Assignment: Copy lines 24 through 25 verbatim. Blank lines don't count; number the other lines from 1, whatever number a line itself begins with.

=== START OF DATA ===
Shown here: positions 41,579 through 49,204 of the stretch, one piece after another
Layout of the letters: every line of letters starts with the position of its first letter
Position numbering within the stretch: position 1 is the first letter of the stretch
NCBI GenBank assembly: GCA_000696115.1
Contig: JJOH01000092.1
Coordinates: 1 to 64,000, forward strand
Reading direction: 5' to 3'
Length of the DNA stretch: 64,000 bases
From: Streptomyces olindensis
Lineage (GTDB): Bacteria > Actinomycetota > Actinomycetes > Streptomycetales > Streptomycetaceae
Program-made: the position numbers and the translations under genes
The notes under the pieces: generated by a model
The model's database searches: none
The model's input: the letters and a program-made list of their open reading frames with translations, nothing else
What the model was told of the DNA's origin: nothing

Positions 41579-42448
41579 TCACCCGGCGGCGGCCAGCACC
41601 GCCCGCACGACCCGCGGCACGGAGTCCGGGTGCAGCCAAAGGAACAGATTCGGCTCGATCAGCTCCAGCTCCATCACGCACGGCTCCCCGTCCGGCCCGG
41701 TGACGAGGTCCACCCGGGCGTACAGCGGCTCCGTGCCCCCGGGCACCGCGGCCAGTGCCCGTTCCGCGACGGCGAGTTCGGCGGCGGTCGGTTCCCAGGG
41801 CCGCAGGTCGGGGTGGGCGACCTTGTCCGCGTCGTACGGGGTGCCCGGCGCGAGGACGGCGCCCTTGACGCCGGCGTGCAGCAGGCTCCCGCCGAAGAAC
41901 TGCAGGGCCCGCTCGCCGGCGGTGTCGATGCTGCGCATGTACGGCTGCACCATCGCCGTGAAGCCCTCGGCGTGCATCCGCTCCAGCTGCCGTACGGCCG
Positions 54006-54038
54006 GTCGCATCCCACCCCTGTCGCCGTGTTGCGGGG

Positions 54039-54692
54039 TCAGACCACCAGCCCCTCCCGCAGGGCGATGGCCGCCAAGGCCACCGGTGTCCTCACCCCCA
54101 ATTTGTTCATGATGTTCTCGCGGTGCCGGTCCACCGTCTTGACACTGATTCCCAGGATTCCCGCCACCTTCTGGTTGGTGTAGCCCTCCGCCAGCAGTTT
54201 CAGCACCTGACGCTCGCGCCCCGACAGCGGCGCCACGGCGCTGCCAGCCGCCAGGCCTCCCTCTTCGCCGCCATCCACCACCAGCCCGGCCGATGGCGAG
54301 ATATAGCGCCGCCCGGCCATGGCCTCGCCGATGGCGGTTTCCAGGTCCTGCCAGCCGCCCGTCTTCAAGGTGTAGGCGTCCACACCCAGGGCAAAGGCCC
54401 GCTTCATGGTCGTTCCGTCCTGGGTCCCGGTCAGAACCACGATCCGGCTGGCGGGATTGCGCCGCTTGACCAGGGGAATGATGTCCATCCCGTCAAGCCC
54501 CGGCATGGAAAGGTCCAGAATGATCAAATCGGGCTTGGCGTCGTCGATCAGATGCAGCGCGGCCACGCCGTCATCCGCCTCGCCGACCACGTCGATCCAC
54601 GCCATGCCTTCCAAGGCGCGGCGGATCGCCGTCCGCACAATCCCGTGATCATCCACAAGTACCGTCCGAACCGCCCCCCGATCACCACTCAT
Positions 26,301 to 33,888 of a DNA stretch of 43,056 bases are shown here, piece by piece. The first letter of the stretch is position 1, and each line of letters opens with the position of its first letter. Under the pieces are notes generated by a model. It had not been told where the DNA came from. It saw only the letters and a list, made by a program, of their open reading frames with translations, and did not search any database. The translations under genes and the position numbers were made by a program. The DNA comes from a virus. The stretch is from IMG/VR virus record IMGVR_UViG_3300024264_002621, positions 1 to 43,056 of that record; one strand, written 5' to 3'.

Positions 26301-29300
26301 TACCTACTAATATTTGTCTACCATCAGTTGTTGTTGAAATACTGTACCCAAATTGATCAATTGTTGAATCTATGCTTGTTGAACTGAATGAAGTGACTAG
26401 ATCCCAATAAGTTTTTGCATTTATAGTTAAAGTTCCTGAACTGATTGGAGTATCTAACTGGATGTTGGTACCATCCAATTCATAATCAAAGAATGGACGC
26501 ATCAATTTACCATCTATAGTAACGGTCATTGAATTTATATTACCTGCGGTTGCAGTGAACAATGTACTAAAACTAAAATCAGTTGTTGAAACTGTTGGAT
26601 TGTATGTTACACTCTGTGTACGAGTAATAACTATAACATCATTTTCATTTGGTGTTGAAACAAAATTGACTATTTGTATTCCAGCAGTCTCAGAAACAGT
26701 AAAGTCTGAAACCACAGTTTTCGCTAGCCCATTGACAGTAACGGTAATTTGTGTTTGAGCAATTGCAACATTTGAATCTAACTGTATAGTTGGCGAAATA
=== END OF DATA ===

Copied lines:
Positions 54039-54692
54039 TCAGACCACCAGCCCCTCCCGCAGGGCGATGGCCGCCAAGGCCACCGGTGTCCTCACCCCCA